BALH – The Local Historian – Review – The Papers of Nathaniel Bacon of Stiffkey Volume VII 1614–1622

The British Association for Local History recently published a review of THE PAPERS OF NATHANIEL BACON OF STIFFKEY Vol. 7 1614-1622 edited by Barry Taylor and G. Alan Metters in The Local Historian (Journal of the British Association For Local History), Volume 54, No. 1 (February 2024).

Dr Heather Falvey is the Reviews Editor of The Local Historian, and has given us permission to reprint that review on our website.



Completing the series of Nathaniel Bacon’s edited papers, the first volume of which was published in 1979, volume 7 covers the last years of Bacon’s life. The format of the published papers varies depending on their type: some, mostly personal correspondence, have been transcribed in full; others in summary; some are calendar entries; and some brief entries (court rolls, account books, sets of parish accounts, etc). Various papers relate to family matters, in particular Bacon’s will (no.21, written in 1614), wherein he recognised that a bitter dispute would ensue after his death regarding the distribution of his landed property. Indeed, many of the papers relate to the management of his extensive estates, including bailiffs’ accounts (e.g. no.181, for Eccles, Hemsby, Langham, Morston and Stiffkey). Some rents were being paid in kind, namely hens and capons, for certain lands in the latter three places (nos.88, 89 and 186).


Despite close connections through his extended family with leading figures at Court, including Sir Thomas Gresham and Robert Cecil, Bacon remained essentially a county figure. His time as an MP was covered in the earlier volumes (knight of the shire for Norfolk in 1584, 1593 and 1604; burgess for King’s Lynn in 1597). Having been appointed to the commission of the peace for Norfolk in 1574, he continued in that role, and on many other commissions for the county, until his death in 1622. Accordingly, some of the papers record matters of national importance, such as defence; for example, the siting of a warning beacon at Hunstanton where recently ‘Dunkirkers’ had planned to go ashore and take prisoner ‘some persons of good worth’ (no.64).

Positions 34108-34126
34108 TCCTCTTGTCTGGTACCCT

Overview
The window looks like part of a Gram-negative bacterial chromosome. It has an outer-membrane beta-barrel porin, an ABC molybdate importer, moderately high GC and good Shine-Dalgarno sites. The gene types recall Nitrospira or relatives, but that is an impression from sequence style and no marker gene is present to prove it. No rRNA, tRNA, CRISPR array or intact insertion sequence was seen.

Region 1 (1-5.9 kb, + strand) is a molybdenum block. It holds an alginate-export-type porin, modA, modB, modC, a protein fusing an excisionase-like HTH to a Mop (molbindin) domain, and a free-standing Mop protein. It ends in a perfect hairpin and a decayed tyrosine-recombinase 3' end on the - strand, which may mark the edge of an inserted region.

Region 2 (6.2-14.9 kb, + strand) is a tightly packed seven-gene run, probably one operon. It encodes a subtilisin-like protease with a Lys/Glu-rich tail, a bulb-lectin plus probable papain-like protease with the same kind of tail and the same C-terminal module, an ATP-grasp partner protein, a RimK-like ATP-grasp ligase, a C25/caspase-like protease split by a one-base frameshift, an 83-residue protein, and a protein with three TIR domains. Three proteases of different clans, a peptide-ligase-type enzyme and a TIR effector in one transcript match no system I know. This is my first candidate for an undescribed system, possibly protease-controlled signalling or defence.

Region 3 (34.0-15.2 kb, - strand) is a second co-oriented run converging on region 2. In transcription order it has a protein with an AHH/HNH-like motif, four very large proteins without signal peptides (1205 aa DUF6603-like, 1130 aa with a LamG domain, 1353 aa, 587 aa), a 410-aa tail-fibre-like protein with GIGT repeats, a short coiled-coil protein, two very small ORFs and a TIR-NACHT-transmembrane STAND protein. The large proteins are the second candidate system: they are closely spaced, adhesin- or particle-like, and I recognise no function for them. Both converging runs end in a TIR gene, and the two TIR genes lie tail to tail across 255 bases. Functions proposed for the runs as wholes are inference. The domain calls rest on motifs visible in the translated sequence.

But, as in the previous volumes, a large proportion of the documents relate to Bacon’s role as an active justice of the peace, providing many details of the work of justices both together in sessions and individually at home. Among the former are records regarding poor relief, such as no.17, giving the names of overseers and churchwardens and value of stock in hand for the poor in their parishes and no.18, summarising poor relief accounts from 10 parishes, giving (in the originals at Norfolk Record Office) names of ratepayers and monthly payments. On his own, or acting with another justice, Bacon dealt with at least twenty cases regarding bastardy and paternity, such as that of Alice Robinson and Stephen Taylore of Corpusty (no.73). As well as Taylore being ordered to pay Robinson 12d per week to bring up the child, the constables of Corpusty were ordered to whip both parents ‘upon their bare showlders in the open streetes’ of that town.


Criminal activities were usually dealt with at sessions or assizes (depending on the severity of the crime) and justices might commit offenders to gaol to ensure their subsequent appearance. On 14 January 1620/21, Bacon received a letter from John Fountaine, gent, asking him to bail the sons of Mr Wilde, who had been apprehended on suspicion of stealing six sheep, because if held in gaol they would ‘receive much hurte by lyinge in a place soe dangerous for boddie and soule’ (no.282). Bacon, however, preferred to disregard this request, writing the same day to the gaoler at Norwich Castle commanding him to take custody of Richard and Stephen Wilde from the constables of Thimblethorpe and Sparham, until they were delivered from there ‘by due course of lawe’(no.283). Justices were also responsible for licensing alehouse-keepers and punishing those who ran unlicensed premises, such as John Adkins of Brinton, who had purchased five barrels of beer from Mr Thomas Jenner of Blakeney, at 7s 6d per barrel, and proceeded to sell beer both ‘within the house & out of doores’ to townsmen and ‘strangers’ (no.286).


The various editors of these volumes have sought to reassemble Bacon’s fascinating and informative archive, which is scattered over at least twelve repositories on three continents. They suspect that up to 30 per cent of that archive remains untraced; nevertheless, this series is a huge achievement.